Week Ending 3/13/09
There is a lot to cover this week, so let's get to it. As with past market wraps we will begin with the latest economic news reports and from there move on to the various markets.
First up is the Flow of Funds Report from the Fed. The most important information in this report is total household net worth as a percent of GDP.
I included a chart of this ratio/trend at the end of the Fed's report. As they say: a picture is worth a 1000 words.
The following excerpt is from the full market wrap available at the website listed at the end of this report.
Board of Governors of the Federal Reserve
Flow of Funds Summary Statistics
Fourth Quarter 2008
Debt of the domestic nonfinancial sectors is estimated to have expanded at a seasonally adjusted annual rate of 6¼ percent in the fourth quarter of 2008, almost 2 percentage points less than in the previous quarter. The deceleration was evident in all sectors. For 2008 as a whole, domestic nonfinancial debt rose 5¾ percent, about 2¾ percentage points below the 2007 pace.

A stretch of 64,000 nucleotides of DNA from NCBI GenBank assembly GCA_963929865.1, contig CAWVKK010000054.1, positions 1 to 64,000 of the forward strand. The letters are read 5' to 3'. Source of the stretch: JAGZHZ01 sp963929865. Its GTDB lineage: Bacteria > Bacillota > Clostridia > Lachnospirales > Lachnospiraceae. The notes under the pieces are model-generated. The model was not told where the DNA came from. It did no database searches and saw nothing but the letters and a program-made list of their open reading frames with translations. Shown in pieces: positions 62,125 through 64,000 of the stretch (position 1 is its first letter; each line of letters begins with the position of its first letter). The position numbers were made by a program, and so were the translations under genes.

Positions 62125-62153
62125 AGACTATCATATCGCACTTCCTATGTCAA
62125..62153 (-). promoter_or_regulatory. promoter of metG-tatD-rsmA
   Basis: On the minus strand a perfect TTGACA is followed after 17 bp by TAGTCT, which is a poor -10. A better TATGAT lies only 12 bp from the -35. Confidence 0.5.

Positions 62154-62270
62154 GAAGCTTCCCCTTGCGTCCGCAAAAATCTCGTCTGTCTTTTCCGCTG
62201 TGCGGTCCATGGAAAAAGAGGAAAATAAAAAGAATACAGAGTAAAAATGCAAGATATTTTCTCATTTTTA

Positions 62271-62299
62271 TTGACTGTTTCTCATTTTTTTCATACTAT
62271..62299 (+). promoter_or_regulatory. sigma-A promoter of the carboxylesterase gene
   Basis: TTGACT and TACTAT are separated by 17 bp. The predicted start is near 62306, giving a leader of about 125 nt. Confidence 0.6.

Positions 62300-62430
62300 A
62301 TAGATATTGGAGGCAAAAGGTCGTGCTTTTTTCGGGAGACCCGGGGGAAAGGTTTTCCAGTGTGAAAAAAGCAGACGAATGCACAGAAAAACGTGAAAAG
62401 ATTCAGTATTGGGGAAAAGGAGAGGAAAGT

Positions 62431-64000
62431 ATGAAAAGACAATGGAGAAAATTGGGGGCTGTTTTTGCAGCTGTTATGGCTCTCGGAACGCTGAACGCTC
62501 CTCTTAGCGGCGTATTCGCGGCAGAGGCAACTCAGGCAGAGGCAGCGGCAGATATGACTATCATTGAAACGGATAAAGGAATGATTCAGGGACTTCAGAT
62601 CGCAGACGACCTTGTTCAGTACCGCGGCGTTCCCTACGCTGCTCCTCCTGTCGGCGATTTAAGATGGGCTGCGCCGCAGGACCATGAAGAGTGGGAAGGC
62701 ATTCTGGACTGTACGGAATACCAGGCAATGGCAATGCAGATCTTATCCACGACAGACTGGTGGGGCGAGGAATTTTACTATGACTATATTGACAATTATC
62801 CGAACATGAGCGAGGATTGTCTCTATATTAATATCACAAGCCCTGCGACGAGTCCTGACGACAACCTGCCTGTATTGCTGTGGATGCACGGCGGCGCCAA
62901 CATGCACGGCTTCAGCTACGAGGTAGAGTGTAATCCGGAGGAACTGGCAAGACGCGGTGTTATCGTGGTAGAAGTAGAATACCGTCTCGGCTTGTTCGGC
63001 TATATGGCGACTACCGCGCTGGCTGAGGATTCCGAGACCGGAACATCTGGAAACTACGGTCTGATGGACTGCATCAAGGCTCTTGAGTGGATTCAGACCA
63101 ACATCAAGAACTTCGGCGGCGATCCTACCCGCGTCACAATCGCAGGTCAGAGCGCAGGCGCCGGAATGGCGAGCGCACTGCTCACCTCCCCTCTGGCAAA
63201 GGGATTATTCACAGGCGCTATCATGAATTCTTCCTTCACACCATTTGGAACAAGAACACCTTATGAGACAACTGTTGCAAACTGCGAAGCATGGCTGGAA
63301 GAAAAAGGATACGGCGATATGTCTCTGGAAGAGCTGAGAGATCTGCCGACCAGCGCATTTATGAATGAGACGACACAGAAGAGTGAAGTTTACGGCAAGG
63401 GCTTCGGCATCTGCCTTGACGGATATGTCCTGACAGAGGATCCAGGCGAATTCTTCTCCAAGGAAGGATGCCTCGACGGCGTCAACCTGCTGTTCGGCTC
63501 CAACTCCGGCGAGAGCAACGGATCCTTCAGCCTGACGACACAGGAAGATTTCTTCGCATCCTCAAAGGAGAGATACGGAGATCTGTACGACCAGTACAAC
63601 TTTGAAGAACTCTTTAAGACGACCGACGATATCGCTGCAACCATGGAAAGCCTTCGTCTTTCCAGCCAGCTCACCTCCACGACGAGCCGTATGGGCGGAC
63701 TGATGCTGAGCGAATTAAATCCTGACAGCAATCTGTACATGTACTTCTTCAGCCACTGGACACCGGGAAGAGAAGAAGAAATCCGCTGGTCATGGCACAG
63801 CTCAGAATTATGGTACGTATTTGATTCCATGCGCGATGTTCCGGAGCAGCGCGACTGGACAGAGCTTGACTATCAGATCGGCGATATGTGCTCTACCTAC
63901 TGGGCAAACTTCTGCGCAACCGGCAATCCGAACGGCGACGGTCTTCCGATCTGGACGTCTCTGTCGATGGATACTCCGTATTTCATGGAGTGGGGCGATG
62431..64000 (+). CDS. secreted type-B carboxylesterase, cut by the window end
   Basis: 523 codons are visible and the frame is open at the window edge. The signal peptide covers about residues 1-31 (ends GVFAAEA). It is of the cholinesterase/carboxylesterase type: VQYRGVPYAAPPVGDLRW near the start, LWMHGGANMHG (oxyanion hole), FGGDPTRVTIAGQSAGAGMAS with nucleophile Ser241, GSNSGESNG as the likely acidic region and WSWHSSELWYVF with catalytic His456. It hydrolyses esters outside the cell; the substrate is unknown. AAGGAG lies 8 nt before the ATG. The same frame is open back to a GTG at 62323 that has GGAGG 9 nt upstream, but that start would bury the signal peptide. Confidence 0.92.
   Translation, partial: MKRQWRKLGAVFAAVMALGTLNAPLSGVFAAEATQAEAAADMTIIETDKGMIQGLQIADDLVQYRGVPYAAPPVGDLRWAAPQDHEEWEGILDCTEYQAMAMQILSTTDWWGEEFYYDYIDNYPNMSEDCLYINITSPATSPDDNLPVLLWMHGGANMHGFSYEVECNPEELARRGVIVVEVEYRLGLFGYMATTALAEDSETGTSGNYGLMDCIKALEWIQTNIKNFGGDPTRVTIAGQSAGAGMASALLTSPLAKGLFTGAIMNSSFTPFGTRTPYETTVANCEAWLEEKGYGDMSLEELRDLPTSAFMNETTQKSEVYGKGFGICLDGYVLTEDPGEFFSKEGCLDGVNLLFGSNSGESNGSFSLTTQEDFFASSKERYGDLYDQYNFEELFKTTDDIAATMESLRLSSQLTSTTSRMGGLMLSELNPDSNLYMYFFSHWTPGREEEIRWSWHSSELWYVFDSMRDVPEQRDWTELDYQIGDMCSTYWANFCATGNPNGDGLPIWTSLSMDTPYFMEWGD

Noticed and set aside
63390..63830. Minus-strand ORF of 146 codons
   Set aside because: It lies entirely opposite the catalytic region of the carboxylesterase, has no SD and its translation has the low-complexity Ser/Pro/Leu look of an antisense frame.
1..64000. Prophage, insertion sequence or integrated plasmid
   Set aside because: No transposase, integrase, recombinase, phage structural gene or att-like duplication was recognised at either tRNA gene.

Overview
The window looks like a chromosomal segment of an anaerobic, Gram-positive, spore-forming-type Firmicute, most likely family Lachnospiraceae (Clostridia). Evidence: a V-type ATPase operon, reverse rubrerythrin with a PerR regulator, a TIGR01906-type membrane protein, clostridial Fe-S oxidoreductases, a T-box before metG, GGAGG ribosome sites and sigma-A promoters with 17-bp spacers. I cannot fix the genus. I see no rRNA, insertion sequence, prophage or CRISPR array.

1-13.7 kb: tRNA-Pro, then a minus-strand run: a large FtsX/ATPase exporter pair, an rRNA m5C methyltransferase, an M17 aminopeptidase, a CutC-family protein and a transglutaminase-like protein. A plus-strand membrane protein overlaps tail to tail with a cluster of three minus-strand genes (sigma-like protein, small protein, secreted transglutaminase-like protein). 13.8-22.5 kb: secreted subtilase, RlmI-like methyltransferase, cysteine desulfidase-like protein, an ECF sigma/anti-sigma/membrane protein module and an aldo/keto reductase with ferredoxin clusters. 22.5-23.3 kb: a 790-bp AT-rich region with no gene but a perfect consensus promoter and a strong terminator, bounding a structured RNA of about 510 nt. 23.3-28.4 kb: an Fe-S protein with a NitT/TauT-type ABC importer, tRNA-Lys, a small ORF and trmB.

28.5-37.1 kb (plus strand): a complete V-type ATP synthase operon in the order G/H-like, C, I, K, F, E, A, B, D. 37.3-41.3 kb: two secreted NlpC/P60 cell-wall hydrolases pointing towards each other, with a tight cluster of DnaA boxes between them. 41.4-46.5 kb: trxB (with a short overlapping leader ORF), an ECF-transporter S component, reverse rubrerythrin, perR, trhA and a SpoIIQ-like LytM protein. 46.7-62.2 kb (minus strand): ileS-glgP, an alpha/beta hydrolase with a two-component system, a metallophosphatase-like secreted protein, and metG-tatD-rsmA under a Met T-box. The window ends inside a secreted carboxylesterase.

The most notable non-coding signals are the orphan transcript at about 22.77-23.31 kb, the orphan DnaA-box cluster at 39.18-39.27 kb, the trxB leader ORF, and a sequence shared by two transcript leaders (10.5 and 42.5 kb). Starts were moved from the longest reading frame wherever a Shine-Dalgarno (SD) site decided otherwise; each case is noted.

Household debt contracted at an annual rate of 2 percent in the fourth quarter, following two quarters of very weak growth. In the fourth quarter, home mortgage debt decreased at an annual rate of 1½ percent, while consumer credit decreased at an annual rate of 3¼ percent. In 2008, household debt increased ½ percent, 6¼ percentage points less than in the previous year.
Nonfinancial business debt rose at an annual rate of 1¾ percent in the fourth quarter, 2½ percentage points less than in the previous quarter. The slowdown was concentrated in commercial paper, loans, and commercial mortgage borrowing. The 4¾ percent increase in nonfinancial business debt in 2008 was over 8¼ percentage points less than in the previous year.
State and local government debt increased at an annual rate of 1¼ percent last quarter, and expanded 2¼ percent over all of 2008. Federal government debt surged at an annual rate of 37 percent in the fourth quarter, similar to the third-quarter pace. In 2008, federal government debt rose more than 24 percent, after a 5 percent increase in 2007.